- DuckTales season 1 aired on Disney Channel India originally
- TV channels in India are subject to strict self-regulation
- Disney+ Hotstar has done a lot worse with self-censorship before
Disney+ Hotstar has now been found censoring the animated series DuckTales. The streaming service has erased all spoken mentions of beef from DuckTales, including the word “ham” in “hamburger”. For what it’s worth, the word “hamburger” is still intact in the English subtitles. And on a more hilarious note, the Hindi-language dub of DuckTales changes the mentions to “cheeseburger”, which traditionally implies a hamburger topped with cheese. Maybe the censors were thinking of a vegetarian cheese burger.
Reddit user N4399 spoke about this first on the India subreddit on Sunday, noting that the word “ham” in “hamburger” had been silenced on DuckTales. The first mention of this appears on DuckTales season 1 episode 1 “Woo-oo!” at the 11:35 minute mark. Gadgets 360 verified the multiple instances of censorship. Disney+ Hotstar refused to comment on the reasoning behind it, while Disney Channel — DuckTales’ original broadcaster in India — has yet to answer our queries on why the word “ham” has been censored on DuckTales.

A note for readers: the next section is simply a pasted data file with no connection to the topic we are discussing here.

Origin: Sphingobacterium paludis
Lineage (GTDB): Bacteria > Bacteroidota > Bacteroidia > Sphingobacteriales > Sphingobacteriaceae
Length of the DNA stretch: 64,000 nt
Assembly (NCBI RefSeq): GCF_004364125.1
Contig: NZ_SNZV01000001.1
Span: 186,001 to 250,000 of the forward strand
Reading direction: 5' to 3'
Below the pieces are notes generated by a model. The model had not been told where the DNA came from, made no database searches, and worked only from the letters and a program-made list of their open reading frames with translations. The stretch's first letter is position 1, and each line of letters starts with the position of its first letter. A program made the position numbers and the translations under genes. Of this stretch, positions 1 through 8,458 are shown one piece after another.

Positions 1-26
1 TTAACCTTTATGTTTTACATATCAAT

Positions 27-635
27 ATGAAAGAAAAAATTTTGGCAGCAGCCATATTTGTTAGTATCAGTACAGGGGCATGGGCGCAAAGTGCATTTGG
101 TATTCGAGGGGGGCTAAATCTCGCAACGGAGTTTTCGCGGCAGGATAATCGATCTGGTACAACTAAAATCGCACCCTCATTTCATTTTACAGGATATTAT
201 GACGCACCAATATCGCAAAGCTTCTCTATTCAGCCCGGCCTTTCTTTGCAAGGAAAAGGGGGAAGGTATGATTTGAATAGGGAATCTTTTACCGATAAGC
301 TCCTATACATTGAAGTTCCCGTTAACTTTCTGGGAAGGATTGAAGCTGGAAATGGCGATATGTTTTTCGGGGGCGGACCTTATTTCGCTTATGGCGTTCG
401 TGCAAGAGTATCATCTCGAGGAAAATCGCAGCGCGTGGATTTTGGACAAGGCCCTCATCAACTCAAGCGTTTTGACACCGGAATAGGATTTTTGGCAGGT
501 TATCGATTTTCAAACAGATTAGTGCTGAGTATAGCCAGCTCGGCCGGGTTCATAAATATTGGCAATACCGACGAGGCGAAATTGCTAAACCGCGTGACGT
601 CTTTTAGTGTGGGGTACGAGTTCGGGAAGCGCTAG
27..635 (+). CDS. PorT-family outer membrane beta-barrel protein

TV channels — such as Disney Channel India — are subject to self-regulation in India, with the looming threat of fine and licence suspension, which has given way to massive self-censorship on TV. And that is now moving online. This isn’t the first time it’s happened. Netflix found itself in a similar situation with the historical drama Vikings, because it wanted the Hindi dub and subtitles, and the available streams from television were censored in much the same way.
This is also happening at a time when online platforms are debating increased self-regulation and there is talk of oversight as well. Unlike TV, streaming content is not subject to any regulation in India, though the government is hoping to change that. It’s been pushing for more self-censorship by way of a new self-regulation code known as the Digital Curated Content Complaint Council (DCCCC). The DCCCC is expected to effectively work along the lines of how television content is moderated in India. Disney+ Hotstar is one of five players who are on board with the DCCCC.
In the past, Disney+ Hotstar has also removed an episode critical of Prime Minister Narendra Modi, and erased jokes aimed at its parent company Disney, both revolving around HBO’s Emmy-winning news satire talk show Last Week Tonight with John Oliver.